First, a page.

Emotions can run high when the care of a loved one gets caught in the dizzying array of process and procedure in a typical American hospital. Unfortunately, more and more we see individuals managing frustration with violence.
Rates of incidents in healthcare has risen Compared to other private sector workers the rate of assaults among health workers is four times higher, at a rate of 8 per 10,000 compared with 2 per 10,000 for all private-sector industries. Once revered, today many physicians are subjected to anger and scorn, and while occasionally mistakes are made, more often than not, results are simply the human body succumbing to illness or injury.
While many people believe concerns regarding violence are only relevant in high-crime areas, research reveals that is not the case. As Drs Gabor Kelen and Christina Catlett describe in their recent article “Violence in the Health Care Setting” for the Journal of the American Medical Association “health facility shootings have tended to be random, at smaller centers, and unrelated to local violence.”
Is a metal detector needed? Another common belief is that the best response is to install a metal detector. Again research reveals this does little to deter assailants and has no effect on preventing or reducing the rate of non-weapon related assaults. In fact, it may generate a false sense of security which can make staff less prepared in the event of an attack.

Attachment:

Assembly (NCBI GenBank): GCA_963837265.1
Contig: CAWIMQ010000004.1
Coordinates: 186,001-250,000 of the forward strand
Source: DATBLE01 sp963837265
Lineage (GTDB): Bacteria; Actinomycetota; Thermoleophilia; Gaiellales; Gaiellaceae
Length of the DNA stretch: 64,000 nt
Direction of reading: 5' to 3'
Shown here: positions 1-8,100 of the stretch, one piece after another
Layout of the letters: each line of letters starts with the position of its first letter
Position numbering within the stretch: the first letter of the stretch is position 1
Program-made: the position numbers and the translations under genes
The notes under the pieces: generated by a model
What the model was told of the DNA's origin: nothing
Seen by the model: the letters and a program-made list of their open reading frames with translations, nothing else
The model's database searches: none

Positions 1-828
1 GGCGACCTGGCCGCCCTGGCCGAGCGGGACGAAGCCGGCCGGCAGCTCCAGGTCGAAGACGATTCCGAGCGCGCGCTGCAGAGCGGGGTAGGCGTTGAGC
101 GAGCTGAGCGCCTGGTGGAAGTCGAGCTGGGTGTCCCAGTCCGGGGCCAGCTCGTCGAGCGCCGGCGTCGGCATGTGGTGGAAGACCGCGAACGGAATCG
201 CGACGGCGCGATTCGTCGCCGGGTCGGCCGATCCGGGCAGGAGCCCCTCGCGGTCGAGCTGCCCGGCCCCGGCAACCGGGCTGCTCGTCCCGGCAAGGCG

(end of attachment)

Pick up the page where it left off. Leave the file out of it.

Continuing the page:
So what should staff do? Kelen and Catlett point out there are a number of measures medical locations can take to reduce risk such as improved external lighting, inspections, visitor searches, and use of strategically placed security personnel. In addition they state, “Perhaps most important is yearly institutional threat and security assessments and staff education.”
Practicing at Graham Hospital in Canton, IL Demonstrating this best practice of regular assessments, Graham Hospital in Canton, IL, along with the Canton Police Department, Fulton County Sheriff’s department, Fulton County Health Department, Galesburg Hospital & Ambulance Service, Fulton County Emergency Services & Disaster Agency, and the Canton Emergency Services & Disaster Agency recently participated in a drill simulating a hostage situation which locked down the local emergency room. Emergency notifications were dispatched via the hospital’s Everbridge system and patients and staff were re-routed to alternative locations. Following the drill, the groups reviewed the results and improved their process for the future. Such drills help keep all groups of potential respondents trained to minimize risk and optimize staff, patient, and visitor safety in a crisis.
On-going education at St. Francis Medical Center in Los Angeles, CA “We’ve learned a number of important lessons in recent years regarding security including keycarding public elevators to limit access to patient care areas” said Dr. Michael Stephen, Medical Director of Emergency Services at St. Francis Medical Center in Los Angeles. He agrees with Kelen and Catlett that well placed security provides visible deterrents and that education is a critical component to ensuring safety. “The biggest thing is awareness and education for staff and security personnel on behavior management. Training and security is more than just learning how to protect yourself and the patient physically, but to prevent the situation from reaching that point to begin with.” St. Francis provides its staff with on-going training to monitor tensions and support patients’ friends and family during their visit. Ultimately, that helps patients, family, and visitors manage their emotions in an often stressful environment.